2,500 Bombardiers went straight to the Canadian government to be used locally. Another 2,500 were purchased by Belgium in 1985. To save on shipping costs the ones earmarked for Belgium had their bodies shipped from Canada, their engines trucked from Germany and the whole lot assembled in Volkswagen’s Forest, Belgium plant.The exact number of 183s produced by Bombardier is unknown but it is estimated to be close to 6,000.
No civilian Bombardiers were built but the army sold them off when they were finished using them so a few are out there. The Bombardiers are generally considered to be of lesser quality than the VWs and are less desirable. Some companies in Canada even specialize in importing VW 183s from Germany while the Bombardier-branded ones sit on army surplus lots.
In 1985 production for the bundeswehr started back up in Ingolstadt but was sporadic at best. In 1987 the end was near and Volkswagen made a final modification to the 183: they equipped it with a 70hp 1588cc turbo diesel four-cylinder.
Production ended in December of 1988. The second round of German production yielded 1254 examples, bringing the total number of 183s built to about 16,000 units. In the bundeswehr they were progressively replaced by the Mercedes G-Wagen but much like its predecessor, the 183 stuck around for a while after production ended. It saw combat duty in 1991 in ex-Yugoslavia and Canada and Belgium still used them in their fleet in the early 2000s.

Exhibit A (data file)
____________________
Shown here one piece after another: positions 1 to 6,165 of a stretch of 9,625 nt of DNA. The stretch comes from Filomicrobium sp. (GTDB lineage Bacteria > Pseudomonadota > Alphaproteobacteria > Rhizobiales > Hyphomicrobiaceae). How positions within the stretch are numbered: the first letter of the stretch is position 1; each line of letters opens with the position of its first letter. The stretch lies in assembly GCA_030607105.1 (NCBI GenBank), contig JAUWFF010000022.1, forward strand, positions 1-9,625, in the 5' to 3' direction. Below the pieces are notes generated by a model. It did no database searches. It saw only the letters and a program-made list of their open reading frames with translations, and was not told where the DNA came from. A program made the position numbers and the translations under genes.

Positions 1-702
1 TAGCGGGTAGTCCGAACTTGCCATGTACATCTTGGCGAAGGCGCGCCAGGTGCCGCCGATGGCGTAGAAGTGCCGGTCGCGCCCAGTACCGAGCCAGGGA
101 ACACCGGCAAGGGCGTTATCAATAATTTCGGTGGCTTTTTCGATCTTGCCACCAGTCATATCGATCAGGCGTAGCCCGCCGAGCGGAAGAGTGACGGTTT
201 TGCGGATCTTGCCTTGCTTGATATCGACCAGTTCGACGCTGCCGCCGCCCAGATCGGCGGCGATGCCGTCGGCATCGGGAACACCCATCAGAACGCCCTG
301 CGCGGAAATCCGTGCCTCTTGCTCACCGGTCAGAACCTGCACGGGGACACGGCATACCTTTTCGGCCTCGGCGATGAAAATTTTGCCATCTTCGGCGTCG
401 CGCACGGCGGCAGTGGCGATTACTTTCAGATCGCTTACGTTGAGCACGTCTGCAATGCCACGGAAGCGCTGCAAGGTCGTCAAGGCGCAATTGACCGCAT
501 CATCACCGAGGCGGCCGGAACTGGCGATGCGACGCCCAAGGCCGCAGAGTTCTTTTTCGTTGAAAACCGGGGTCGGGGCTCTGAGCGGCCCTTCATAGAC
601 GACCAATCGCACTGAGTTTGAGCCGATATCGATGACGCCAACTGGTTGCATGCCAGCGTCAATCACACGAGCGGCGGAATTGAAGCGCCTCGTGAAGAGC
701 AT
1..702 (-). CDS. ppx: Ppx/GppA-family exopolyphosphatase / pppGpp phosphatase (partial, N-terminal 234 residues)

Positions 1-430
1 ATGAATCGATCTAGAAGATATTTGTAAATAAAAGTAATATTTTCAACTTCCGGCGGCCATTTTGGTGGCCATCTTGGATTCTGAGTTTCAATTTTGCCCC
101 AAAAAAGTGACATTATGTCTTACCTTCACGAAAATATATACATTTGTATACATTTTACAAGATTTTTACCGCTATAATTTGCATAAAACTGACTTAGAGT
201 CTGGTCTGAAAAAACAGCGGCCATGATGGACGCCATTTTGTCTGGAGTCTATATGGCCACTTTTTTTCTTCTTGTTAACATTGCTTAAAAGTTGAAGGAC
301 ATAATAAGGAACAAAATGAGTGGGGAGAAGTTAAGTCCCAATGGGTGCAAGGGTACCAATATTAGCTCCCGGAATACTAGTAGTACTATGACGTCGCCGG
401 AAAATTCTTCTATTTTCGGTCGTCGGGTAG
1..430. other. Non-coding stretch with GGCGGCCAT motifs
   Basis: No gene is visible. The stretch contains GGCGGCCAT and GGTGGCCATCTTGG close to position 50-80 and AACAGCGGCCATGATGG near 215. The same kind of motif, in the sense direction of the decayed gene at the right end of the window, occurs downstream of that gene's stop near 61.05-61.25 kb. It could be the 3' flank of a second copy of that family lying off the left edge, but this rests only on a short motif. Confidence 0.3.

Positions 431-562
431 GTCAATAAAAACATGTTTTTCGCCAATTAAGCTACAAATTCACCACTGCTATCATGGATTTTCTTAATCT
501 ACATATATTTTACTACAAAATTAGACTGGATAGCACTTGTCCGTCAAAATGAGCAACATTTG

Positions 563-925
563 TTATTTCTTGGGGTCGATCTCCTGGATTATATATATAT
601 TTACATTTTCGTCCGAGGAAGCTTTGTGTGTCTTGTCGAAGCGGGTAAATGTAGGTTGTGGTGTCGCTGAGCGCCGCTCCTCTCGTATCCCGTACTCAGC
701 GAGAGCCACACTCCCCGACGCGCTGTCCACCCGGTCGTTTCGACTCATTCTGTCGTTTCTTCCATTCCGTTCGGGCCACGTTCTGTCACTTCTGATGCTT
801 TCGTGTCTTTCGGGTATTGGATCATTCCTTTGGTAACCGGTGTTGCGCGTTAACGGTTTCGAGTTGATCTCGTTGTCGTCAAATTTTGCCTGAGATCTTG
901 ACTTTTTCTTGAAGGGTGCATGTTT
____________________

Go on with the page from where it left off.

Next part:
As a side note, in the late 1970s France decided it was time to replace their aging fleet of Hotchkiss Jeeps and like Germany they called out for offers. No French company had a fitting vehicle on hand and designing one from the ground up would have been too expensive so they worked with the manufacturers that did have something to offer. Peugeot teamed up with Mercedes, put a 504 engine in the G-Wagen and called it the P4, Saviem put a Renault 20 engine in Fiat’s Campagnola and dubbed it the TRM500 and Citroen built the C44, a Volkswagen 183 powered by a CX engine. In the end the P4 was awarded the contract and the other two projects were scrapped but a team entered a C44 in the 1981 Paris-Dakar. It did not finish the race.